Recently, a great deal of attention has been focused on teacher shortages across the country. In addition, the national outrage with what many see as an excessive student assessment approach to school reform continues to be the focus of discussions among educators and parents concerned that we are heading in the wrong direction.

The intersection of what has caused both conditions—and why they are inexorably connected—is worth examining.

Education Evolved with Societal Shifts

American public education has traditionally been a reactive enterprise, and when our country consisted of somewhat tightly bound communities with (basically) common values and expectations, this made sense. Over time, those conditions changed, based largely on a positive effort to educate all children and provide equitable opportunities to each child who entered the schoolhouse door. While this national thrust for social justice was challenging, teachers and administrators embraced the vision because it was the right thing to do.

But in the latter part of the 20th century, another seemingly innocuous and rational demand was placed on schools—namely, the reauthorization of ESEA, popularly called No Child Left Behind. Educators could hardly argue with the fundamental principle that we cannot mask individual student failure behind collective results. But a collective outcry arose that the responsibility for ensuring that all students demonstrate proficiency in basic subjects should fall directly on the shoulders of teachers who were viewed—based on past performance—as lacking the skills to do so.

The question of how to measure school and teacher effectiveness moved in the direction of how most things were measured outside of education—and test scores that measured how students did at a particular point in time seemed both sensible and expedient, especially to politicians who, it should be noted, were driving the change. Comparisons could be made and judgments would be easy. While no one wanted to vilify teachers (except when it came to teachers’ unions, which have been viewed as protecting mediocrity), it was clear that more should be expected, and additional compensation for doing the job that should have been done all along was unnecessary. At the same time, with the declining economies at the state and national levels, decreasing educational funding became tied to performance—resulting in a perfect storm.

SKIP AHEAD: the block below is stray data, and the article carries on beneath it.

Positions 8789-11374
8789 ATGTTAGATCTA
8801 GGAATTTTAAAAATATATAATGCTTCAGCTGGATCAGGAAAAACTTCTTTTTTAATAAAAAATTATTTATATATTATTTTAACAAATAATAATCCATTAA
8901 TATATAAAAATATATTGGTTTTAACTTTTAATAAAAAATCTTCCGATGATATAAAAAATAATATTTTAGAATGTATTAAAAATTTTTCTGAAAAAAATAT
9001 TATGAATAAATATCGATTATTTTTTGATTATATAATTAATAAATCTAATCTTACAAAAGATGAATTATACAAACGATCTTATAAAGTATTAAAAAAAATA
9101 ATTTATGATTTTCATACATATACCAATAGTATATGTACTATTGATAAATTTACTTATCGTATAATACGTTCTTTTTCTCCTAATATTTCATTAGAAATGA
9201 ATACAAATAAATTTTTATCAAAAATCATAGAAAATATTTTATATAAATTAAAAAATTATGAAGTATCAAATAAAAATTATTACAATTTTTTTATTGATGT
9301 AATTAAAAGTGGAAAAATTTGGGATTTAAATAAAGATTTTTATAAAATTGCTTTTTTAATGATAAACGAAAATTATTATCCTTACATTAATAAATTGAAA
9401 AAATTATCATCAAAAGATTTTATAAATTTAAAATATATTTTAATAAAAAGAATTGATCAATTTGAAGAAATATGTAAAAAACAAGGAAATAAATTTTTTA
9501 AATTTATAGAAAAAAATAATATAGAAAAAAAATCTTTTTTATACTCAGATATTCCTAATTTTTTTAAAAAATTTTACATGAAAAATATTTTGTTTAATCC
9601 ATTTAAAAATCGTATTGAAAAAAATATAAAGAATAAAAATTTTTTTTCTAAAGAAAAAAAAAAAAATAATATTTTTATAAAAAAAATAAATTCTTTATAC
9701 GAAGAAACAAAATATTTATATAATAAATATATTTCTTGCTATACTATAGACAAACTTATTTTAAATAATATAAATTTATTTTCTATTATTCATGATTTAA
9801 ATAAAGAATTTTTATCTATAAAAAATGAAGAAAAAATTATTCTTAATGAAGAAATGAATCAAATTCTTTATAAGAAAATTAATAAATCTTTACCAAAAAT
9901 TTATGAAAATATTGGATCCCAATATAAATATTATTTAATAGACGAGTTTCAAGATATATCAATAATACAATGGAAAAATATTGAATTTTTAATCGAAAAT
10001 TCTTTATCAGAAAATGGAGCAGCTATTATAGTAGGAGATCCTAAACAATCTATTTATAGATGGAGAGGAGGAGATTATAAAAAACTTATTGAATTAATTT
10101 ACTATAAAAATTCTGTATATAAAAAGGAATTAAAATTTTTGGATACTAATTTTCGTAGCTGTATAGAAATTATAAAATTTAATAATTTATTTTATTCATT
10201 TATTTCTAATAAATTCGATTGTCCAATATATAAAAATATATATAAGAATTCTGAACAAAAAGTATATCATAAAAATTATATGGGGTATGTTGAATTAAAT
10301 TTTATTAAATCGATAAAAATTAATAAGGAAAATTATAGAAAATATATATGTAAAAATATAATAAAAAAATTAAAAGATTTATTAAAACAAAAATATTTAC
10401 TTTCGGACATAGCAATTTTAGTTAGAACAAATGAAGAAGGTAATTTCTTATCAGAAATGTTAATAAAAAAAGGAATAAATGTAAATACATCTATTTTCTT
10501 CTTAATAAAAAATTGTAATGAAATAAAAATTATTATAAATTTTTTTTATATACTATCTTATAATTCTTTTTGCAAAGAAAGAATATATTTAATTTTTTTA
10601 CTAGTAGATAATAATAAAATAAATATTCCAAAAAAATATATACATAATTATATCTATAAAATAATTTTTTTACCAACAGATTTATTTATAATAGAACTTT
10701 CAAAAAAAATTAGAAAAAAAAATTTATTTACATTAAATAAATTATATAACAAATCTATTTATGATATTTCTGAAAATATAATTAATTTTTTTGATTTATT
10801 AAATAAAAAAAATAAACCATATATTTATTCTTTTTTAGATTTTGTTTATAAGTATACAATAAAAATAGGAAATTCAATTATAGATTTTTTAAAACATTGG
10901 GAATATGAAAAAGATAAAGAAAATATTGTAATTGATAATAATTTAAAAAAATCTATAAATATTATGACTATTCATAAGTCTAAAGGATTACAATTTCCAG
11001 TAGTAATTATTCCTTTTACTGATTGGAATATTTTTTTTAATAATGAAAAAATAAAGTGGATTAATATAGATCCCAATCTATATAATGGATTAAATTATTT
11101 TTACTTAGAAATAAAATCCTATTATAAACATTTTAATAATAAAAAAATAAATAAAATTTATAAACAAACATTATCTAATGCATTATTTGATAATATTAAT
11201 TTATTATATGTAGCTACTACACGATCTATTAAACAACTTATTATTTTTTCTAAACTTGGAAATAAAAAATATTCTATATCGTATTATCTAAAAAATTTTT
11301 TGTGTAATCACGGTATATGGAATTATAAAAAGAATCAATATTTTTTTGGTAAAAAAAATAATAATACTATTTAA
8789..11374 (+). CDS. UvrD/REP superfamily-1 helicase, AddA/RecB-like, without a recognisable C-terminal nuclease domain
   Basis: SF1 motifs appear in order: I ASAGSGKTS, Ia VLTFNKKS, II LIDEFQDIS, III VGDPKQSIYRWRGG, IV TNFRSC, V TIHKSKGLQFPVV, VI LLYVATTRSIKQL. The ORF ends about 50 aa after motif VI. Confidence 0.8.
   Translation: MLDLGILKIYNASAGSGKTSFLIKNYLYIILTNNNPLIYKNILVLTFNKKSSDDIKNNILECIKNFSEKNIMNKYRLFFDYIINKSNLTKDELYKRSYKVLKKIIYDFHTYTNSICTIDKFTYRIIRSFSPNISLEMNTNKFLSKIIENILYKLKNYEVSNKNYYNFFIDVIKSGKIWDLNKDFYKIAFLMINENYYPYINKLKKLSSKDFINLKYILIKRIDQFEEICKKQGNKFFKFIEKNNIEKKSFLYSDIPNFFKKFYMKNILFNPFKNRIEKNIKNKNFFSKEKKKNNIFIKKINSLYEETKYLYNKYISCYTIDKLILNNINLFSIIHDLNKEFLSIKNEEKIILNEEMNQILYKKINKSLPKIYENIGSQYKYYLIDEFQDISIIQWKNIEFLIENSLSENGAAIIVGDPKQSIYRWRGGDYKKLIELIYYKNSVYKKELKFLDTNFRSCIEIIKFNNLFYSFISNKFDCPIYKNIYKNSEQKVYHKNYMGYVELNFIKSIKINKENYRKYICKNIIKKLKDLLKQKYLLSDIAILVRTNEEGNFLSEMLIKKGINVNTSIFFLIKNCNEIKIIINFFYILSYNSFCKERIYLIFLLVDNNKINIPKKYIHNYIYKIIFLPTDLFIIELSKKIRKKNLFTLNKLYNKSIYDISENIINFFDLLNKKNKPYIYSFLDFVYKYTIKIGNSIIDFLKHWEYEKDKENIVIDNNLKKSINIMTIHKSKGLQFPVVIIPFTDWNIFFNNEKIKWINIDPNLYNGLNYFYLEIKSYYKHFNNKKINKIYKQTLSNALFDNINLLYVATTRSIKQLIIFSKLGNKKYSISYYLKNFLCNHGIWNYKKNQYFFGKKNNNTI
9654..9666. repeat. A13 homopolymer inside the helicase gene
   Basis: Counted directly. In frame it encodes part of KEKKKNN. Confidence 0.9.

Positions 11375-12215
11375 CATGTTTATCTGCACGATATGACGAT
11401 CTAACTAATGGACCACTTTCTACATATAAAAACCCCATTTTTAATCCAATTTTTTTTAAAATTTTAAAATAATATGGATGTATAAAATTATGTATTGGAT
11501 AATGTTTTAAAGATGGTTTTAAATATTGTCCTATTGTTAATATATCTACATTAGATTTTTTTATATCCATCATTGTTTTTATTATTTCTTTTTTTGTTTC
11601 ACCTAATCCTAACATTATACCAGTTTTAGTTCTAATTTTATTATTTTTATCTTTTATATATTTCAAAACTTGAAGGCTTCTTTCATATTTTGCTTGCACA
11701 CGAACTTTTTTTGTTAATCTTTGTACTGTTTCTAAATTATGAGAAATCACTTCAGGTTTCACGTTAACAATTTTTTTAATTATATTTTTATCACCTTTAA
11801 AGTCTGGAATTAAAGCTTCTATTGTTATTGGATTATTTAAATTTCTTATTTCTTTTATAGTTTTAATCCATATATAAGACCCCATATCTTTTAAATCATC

Who Is Responsible When the System Fails?

Today, the responsibility for preventing student failure falls more on the shoulders of educators than the students they serve, and the penalty for failure is so severe that both continued employment and certification depends on success. It makes perfect sense that quality educators feel under siege and the potential candidate pool is declining.

The shifts in control are real in terms of teacher shortages and performance-based accountability of students. When there is more penalty for the educational institution if a candidate says “no” or if a student fails than on the candidate or the student, public education itself is at risk.

Something is very wrong when—because of the risk of negative professional evaluations based on assessment measures insensitive to the rigors of addressing such populations—the most dedicated professionals question whether it is worth serving the most fragile students. And when the profession becomes devalued to the point where in many states—including Arizona—a teacher with a family qualifies for state and federal subsidies, is it surprising that there is an increase in the number of veteran educators choosing to leave the profession and students making career choices away from teaching?

Pedicone was superintendent of Tucson Unified School District until his retirement in 2013. For 22 years, he was a Flowing Wells School District administrator, during which time, among many other roles, he served as a high school principal.